Application-Specific Integrated Circuit (ASIC)
Community Submission - Author: John Ma
As the name suggests, ASICs are integrated circuits that have been designed to serve a particular use case, in contrast to the general-purpose circuits, such as the CPUs that power our computers and mobile devices.
In some circumstances, there are simple computing tasks that don’t require the financial and computational overhead that a general-purpose CPU would bring to the table. Instead, an ASIC can be used as a much simpler and efficient alternative (both in terms of cost and energy).
In the world of cryptocurrencies, the term ASIC is widely used to refer to the specialized hardware that are being developed and regularly improved by companies such as Bitmain and Halong Mining. These hardware are designed with the sole intention of mining Bitcoin (or other cryptocurrencies). There are some coins that cannot be effectively mined using ASIC miners and, as such, may be referred to as ASIC-resistant cryptocurrencies.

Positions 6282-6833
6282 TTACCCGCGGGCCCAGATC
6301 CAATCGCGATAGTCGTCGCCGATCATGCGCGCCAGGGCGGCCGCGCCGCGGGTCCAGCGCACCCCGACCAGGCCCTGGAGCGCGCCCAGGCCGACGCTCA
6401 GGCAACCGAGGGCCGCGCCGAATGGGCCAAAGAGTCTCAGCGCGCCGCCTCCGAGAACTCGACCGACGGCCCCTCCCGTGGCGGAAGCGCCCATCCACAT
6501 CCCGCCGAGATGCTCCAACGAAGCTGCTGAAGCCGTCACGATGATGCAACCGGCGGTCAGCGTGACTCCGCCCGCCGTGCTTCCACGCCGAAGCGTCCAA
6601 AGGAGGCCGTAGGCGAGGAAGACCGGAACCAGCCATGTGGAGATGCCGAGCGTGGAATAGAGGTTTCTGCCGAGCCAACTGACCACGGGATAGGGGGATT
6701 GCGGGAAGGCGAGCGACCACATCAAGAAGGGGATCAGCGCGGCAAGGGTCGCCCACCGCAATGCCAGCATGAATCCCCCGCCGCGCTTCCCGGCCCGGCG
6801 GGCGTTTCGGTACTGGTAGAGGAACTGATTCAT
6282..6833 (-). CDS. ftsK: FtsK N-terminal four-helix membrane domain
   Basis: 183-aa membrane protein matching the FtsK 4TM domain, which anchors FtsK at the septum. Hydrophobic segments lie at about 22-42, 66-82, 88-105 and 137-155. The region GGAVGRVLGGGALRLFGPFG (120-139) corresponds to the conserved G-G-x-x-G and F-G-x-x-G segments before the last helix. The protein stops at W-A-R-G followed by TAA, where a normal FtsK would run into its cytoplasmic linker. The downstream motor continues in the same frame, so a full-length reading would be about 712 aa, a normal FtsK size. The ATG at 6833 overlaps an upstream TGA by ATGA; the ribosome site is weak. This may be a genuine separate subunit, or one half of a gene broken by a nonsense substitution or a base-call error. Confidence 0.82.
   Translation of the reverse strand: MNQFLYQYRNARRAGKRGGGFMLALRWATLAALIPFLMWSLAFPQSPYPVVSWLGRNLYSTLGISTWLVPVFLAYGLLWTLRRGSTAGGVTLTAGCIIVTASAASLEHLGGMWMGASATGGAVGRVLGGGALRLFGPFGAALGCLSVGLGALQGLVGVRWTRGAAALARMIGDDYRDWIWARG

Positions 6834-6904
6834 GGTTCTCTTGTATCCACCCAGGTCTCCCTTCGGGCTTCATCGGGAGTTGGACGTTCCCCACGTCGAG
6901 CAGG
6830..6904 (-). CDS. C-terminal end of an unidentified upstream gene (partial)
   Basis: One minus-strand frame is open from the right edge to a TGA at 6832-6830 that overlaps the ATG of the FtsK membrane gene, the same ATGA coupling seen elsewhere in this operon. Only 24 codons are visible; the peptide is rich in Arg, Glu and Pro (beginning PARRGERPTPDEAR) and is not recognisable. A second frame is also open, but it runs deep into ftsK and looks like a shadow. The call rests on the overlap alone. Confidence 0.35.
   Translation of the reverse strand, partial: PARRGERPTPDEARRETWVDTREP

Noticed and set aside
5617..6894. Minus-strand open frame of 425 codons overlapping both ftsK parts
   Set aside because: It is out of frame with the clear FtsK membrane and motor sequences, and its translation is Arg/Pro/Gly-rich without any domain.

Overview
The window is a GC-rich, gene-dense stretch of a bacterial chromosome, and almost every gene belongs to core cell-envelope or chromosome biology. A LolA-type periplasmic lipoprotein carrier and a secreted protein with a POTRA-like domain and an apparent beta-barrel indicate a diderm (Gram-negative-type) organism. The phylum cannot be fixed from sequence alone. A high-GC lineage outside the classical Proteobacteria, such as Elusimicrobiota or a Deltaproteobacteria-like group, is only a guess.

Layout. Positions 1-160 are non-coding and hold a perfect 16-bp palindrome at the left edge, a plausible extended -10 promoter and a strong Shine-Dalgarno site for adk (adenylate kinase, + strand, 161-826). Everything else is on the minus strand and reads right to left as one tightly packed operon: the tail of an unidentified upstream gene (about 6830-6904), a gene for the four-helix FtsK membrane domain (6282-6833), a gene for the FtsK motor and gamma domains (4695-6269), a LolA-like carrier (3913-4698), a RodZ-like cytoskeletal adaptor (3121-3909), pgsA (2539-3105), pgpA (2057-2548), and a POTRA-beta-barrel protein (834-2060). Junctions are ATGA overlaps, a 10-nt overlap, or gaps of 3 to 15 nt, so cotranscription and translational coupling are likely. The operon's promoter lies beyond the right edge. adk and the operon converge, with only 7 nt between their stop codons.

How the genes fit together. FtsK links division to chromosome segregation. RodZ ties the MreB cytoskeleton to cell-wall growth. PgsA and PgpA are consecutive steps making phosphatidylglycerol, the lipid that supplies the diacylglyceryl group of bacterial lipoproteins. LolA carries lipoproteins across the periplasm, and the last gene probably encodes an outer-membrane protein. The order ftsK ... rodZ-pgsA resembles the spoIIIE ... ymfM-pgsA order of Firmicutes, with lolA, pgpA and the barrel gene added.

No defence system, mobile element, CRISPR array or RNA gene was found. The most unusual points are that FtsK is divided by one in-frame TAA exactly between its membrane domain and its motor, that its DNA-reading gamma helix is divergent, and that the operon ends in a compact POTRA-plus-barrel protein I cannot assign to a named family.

In short, mining is a process that consists of performing a myriad of hashing functions until a valid hash output is produced. The miner that finds a valid hash uses it as proof for their work, which grants them the right to validate the next block of transactions and collect the block reward.
Although ASICs can be highly efficient, being restricted to a particular use case makes them completely useless for doing anything else. Moreover, the continuous technological advances in the cryptocurrency space bring new ASIC models that quickly render older designs completely unprofitable.
There is also a strong debate in regards to the centralization of mining power caused by ASICs. On the one hand, they provide the much-needed hashpower for securing and verifying blockchains, but they also centralize the power of mining into the hands of a few mining companies who can afford to buy thousands of ASICs to set up and run large mining farms and mining pools.